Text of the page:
However, it’s not really useful for posting to services (aside from itself.) It’s an aggregator, not a client. Fortunately, some folks up the road from me in Tulsa, Oklahoma are there for you with the fairly new service http://ping.fm, which fills exactly that need. Ping gives you a way to post to blogs, send messages to Twitter and Plurk and all those guys, even set your Facebook status, all from one interface. And not just their web interface! You can send through ping using a bookmarklet to send URLs, you can use your phone, you can even IM, something I used to do on twitter on the rare occasion it worked. Hopefully there will start being ping widgets for all kinds of stuff. You can also set up custom lists with keywords so you can easily send to just select lists of services with one message.

So give these two services a try! They’ve made social networking actually fun to use for me. I’m rfrancis at Friendfeed if you want to catch all my stuff there — including Sturgeon’s Law posts. Which you can listen to with their flash player now. But digress.

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Sturgeon's Law #090

2008-06-12 :: sturgeonslaw@gmail.com (Random)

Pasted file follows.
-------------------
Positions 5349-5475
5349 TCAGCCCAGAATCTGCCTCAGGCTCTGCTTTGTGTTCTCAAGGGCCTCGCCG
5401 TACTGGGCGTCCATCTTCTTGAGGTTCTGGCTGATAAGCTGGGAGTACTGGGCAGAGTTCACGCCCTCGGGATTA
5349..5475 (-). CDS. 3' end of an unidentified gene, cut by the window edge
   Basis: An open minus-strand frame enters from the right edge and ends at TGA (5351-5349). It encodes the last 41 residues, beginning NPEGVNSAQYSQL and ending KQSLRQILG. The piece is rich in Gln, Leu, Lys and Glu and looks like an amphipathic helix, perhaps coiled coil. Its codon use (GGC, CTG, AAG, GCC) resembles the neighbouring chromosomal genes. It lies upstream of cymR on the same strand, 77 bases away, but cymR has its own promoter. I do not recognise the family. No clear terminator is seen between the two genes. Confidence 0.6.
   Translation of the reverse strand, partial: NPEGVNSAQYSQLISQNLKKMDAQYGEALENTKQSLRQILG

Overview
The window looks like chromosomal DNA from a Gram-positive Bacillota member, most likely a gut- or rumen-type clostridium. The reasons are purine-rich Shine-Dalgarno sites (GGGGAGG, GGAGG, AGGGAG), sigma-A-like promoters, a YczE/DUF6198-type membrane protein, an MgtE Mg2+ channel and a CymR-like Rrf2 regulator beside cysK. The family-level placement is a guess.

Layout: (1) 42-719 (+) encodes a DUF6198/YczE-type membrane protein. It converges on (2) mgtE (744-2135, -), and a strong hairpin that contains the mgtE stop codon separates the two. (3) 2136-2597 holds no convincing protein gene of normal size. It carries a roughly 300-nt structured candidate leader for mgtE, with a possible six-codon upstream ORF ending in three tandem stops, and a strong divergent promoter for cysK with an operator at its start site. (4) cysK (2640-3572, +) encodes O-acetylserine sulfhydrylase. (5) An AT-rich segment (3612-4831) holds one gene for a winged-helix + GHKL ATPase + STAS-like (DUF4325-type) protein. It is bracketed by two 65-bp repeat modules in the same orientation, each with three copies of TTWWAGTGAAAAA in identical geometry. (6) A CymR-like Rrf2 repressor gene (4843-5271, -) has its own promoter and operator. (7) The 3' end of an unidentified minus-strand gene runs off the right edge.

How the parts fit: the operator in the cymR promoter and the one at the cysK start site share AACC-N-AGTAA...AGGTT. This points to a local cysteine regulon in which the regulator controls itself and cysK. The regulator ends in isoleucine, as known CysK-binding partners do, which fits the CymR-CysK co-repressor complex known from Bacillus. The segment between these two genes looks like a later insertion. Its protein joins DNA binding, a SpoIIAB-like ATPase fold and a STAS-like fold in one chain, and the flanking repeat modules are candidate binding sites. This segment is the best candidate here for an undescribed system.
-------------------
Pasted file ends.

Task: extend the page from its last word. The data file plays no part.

Sturgeon's Law #090 12 June, 2008 http://www.sturgeonslaw.com/ RSS: http://feeds.feedburner.com/SturgeonsLaw Email: sturgeonslaw, gmail, you know the drill Music from PMN, Enter the Haggis Trailer - Vindicatum episode 2 Segment 1: So I'm a big user of all things Google, right? Gmail, yes. Google Calendar, yes. Google Reader, yes. Google Docs, absolutely. Google Notebook... well, no. Not any more, that is. Not since Steve of the Wicked Good Podcast turned me on to Evernote on a day where I could land an invite code to their beta. Not that Evernote is new, exactly. It's existed as Mac and PC applications, I believe, for some time, but that didn't interest me, as I use several machines and I need to be able to get to my notes from all of them equally well. That's why the version 3 beta got my attention -- it has a web version as well, and if you use the application versions, which I do, they synchronize with the web hosted central version, giving you something that is and is not a web app, but at any rate is synchronized across multiple locations. Compare this to Google Notebook, which is a web app and only a web app, which is fine until you're not on a network and want to dig into your notebook. There are other upsides as well, though. Evernote handles images very nicely, and, even more impressive, can search text in the images through, one assumes, the magic of OCR or somesuch. This turns out to be more than just a gimmick; it's darned useful. You can also encrypt notes, which is pretty cool of course, and of course there's the obligatory tagging, but also saved searches, which I quite like in principle. You can embed checkboxes in your notes to make, well, checklists, and indeed, this is how I do project lists now and it's a real boon. Are there downsides? Yes. I'm very frustrated by the lack of a Linux application, particularly when I'm on my Asus Eee. Yes, I can go to the web-based version, IF I'm on a network, but that kind of defeats the whole portability point of using it on the Eee, plus the web interface is... not so great, in my opinion, and it wastes an enormous amount of screen real estate which is of course a scarce commodity on the Asus. The Windows app has some quirky behavior but nothing you don't get used to... eventually. But it works very solidly and the features are excellent. Worth finding someone with an invite. Final comment: my notes for this show were, of course, typed and stored in Evernote. Among many, many other things. Segment 2: I've discovered plurk.com, and believe me, saying plurk out loud makes it all worthwhile. plurk plurk plurk. Anyway, what is plurk, you may ask? Well, more or less it's a competitor for twitter, I suppose, conveniently rising in prominence about the time twitter's having downtime struggles. Again. But it's not just a clone by any means; plurk has a unique presentation of messages, putting abbreviated forms on a scrolling timeline that to be honest I just can't quite describe. Additionally, it has excellent features twitter lacks, such as a permissions system whereby you can make subgroups of your friends and lock messages to particular groups; for another example, instead of users forming a convention for replying to posts, plurks have comment lists almost like blog posts. One more thing that really sells it for me is the very simple thing of autoupdating the page title with unread message counts, making it easy to just leave plurk open in a tab and glance at the tab title for new messages, instead of pounding reload on a page all day or whatever. Sure, this basically means that plurk was made learning from the lessons twitter got the hard way. So what? It works. Will it survive enormous usage in a way twitter hasn't so much? Time will tell if the question even arises. It's had occasional downtime due to the speed at which they're developing, but it's been brief and seems to be getting less frequent. Random says: check it out. I'm rfrancis there as usual. Segment 3: Nick Mamatas, who's been interviewed on here a time or two and whose books Move Under Ground and Under My Roof I continue to whole-heartedly recommend, has a new -- well, publically new -- service available for writers, aspiring and otherwise. Let me quote you some scanty details from his livejournal post on the subject: "Anyway, here is how it works . if you have a manuscript, I'll read it for mere $2 a page, mark it up with insightful and hysterical marginal comments, write an extensive editorial letter, and have a conversation with you over phone, IM, or email, about revisions and marketing." and from his FAQ: "You email me at nick.mamatas@gmail.com asking for the service -- we talk about your goals and a deadline. I give you my address and you ship to me your ms in standard manuscript format along with half the fee. Then I meet your deadline and send you the ms back, email you the editorial letter, and then we talk about your work some more. Then you send me the rest of the fee." Some of you might know that Nick is also the editor at Clarkesworld online magazine, and having submitted a story there and gotten his critique back, I have to say it's amongst the most useful I've ever gotten, up there with Gordon van Gelder of F&SF at least. And I wasn't paying him for that. Many, many people have reported the same. So I have to think that Nick is offering something really beneficial here. Yes, to send him your 500 page fantasy epic you're going to have to cough up a grand, but cripes, getting extensive editorial input from a professional? That's gold if you're trying to beat the hoi polloi into publication. Anyway, something that might interest some of you, and if I direct some dollars Nick's way, well, we all go home happy. Livejournal link's here. Shout Out: Doug Rapson of Geek Acres…